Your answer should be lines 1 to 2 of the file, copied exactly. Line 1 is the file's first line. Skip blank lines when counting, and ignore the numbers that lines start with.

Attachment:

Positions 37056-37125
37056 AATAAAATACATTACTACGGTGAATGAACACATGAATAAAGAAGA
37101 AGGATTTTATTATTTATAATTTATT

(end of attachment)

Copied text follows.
Positions 37056-37125
37056 AATAAAATACATTACTACGGTGAATGAACACATGAATAAAGAAGA